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Questions on CIA interrogations: US lawmaker

The CIA reportedly used harsh interrogation techniques during Bush admin.

Washington: The House Judiciary Committee chairman said on Thursday that an interview with a former Justice Department official shows the department did not authorise some of the harsh interrogation techniques reportedly used by the CIA.

Rep John Conyers, a Democrat, made the comments after the committee interviewed former assistant attorney general, Jay Bybee, who is now a federal appeals court judge.

During the Bush administration, Bybee`s Justice Department office wrote legal opinions governing the interrogation techniques used on terrorism detainees.

According to Conyers, Bybee`s statements are highly relevant to a criminal investigation of alleged detainee abuse during the Bush administration.

The committee`s ranking Republican, Lamar Smith, said he appreciated Bybee`s "thorough effort to be truthful and forthcoming”. Smith said Democrats would rather criticise Bush administration policies "that kept America safe”.

The interview transcript shows that committee members asked Bybee whether such reported practices as dousing detainees with water and using repetitive noise or loud music to keep prisoners awake were done without specific authorisation by the Office of Legal Counsel, which Bybee headed.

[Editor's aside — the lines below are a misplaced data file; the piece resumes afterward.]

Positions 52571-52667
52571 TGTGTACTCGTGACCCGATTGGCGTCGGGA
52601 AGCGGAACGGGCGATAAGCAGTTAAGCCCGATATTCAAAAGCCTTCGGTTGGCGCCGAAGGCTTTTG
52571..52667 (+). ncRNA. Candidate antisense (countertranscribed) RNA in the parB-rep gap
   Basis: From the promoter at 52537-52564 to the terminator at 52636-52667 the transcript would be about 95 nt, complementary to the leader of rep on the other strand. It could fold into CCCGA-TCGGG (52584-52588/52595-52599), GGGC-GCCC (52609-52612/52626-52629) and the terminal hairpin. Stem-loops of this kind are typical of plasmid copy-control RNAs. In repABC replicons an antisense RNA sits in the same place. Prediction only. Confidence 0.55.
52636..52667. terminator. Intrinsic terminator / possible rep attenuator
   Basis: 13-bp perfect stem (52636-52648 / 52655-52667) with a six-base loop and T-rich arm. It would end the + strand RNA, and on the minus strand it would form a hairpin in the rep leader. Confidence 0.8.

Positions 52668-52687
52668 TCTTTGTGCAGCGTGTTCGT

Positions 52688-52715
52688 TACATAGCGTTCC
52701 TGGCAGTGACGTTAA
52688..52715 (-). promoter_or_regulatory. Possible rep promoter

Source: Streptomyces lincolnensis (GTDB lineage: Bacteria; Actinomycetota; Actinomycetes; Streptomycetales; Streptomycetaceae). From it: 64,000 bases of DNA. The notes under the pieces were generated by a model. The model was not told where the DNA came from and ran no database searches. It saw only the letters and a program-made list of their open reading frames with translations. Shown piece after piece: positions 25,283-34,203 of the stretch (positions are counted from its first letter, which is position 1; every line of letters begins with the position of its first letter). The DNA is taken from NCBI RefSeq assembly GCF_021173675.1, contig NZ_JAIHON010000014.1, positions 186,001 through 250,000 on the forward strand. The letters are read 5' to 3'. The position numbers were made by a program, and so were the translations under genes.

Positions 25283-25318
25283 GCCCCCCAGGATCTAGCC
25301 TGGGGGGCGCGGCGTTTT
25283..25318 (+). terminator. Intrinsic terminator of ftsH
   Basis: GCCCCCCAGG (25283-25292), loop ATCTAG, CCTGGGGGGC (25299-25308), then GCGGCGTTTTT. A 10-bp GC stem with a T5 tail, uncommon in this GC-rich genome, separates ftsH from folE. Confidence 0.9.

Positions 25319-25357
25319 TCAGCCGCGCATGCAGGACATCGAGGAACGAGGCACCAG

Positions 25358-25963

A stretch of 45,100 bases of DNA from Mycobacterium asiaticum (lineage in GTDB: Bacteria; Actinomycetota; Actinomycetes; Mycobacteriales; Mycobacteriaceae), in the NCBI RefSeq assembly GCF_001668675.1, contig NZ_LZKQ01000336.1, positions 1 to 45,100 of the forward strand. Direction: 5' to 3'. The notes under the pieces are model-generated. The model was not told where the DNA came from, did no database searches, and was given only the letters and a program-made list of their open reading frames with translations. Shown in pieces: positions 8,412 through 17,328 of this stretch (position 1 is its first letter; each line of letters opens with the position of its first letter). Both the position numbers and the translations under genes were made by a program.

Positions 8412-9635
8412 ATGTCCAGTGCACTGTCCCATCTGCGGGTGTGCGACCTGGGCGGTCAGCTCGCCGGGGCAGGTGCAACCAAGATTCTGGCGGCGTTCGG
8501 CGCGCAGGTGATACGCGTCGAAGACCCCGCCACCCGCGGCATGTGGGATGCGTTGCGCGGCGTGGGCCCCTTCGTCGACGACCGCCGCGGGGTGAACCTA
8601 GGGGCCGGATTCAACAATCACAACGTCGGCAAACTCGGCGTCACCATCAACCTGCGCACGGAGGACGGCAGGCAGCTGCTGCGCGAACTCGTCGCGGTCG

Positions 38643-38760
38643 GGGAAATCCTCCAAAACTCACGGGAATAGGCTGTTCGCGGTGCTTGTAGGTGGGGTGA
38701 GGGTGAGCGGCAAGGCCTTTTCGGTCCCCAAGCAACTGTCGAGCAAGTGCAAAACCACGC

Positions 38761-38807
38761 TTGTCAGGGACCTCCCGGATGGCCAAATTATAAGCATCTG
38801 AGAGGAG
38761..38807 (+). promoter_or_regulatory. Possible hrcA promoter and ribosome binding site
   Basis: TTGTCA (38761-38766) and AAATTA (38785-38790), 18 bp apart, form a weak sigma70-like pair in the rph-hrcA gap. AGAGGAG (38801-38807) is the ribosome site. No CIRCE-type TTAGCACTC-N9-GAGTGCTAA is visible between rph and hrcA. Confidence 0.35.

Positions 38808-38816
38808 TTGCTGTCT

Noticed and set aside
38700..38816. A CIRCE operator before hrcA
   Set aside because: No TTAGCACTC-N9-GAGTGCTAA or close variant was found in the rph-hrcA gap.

Bush administration officials obtained legal advice on the CIA interrogations by bringing lists of planned techniques, or assumptions, to Bybee`s office for analysis.

"So if these things occurred, dousing with cold water, subjecting to loud music to keep people from falling asleep, if that occurred, that means they were done without specific OLC authorisation?" Bybee was asked.

"That`s right,`` Bybee replied.

"So the answer is `yes?`" a questioner asked.

"Those techniques were not authorised," Bybee replied.

Bybee subsequently modified his statements.

Under questioning about some of the reported techniques, Bybee said that "the assumptions on which we were given this were not authorised specifically" by OLC. The transcript shows that Bybee later proposed a change in his testimony to say that "if the assumptions that we were given changed, they were not authorised specifically" by OLC lawyers.


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